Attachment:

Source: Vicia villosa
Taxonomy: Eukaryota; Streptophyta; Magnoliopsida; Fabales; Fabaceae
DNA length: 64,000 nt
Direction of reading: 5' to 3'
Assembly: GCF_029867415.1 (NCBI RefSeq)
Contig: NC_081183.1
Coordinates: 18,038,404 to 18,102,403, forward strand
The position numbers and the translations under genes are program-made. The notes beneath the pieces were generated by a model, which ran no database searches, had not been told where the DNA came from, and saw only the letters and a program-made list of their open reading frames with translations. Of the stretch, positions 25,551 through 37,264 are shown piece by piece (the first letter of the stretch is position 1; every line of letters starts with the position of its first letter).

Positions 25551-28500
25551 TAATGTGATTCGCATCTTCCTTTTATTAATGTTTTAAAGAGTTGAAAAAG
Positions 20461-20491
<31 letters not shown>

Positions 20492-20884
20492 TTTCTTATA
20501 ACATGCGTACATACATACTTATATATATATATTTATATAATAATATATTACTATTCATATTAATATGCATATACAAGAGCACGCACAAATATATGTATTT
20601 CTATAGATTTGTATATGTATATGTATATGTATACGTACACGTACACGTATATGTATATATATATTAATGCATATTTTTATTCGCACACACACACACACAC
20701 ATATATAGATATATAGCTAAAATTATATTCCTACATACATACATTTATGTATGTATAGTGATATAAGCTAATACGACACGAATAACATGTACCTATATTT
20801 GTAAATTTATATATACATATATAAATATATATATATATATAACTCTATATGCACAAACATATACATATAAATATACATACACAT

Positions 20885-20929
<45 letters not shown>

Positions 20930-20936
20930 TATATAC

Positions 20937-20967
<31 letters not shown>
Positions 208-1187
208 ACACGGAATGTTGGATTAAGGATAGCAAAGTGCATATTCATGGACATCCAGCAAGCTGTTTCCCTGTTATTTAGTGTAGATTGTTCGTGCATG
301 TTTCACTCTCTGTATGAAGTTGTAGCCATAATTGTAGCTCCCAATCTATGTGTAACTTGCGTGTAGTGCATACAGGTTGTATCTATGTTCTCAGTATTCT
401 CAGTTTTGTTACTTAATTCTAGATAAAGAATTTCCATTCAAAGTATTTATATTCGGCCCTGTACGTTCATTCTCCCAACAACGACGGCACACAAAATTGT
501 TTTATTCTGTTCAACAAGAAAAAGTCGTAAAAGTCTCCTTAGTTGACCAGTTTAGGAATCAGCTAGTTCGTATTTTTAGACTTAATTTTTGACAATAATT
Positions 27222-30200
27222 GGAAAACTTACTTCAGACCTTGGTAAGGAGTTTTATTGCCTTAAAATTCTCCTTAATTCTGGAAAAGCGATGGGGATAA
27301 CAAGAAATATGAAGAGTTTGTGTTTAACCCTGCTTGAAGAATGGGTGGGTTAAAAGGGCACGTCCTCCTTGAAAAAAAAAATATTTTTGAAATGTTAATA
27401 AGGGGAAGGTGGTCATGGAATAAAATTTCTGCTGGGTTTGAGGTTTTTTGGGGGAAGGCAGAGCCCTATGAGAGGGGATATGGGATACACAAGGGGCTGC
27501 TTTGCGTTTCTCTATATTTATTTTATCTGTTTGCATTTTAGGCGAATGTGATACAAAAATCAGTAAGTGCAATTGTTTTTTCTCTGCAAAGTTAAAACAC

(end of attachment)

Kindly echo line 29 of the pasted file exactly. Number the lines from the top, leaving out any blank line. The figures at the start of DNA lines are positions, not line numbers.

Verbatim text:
501 TTTATTCTGTTCAACAAGAAAAAGTCGTAAAAGTCTCCTTAGTTGACCAGTTTAGGAATCAGCTAGTTCGTATTTTTAGACTTAATTTTTGACAATAATT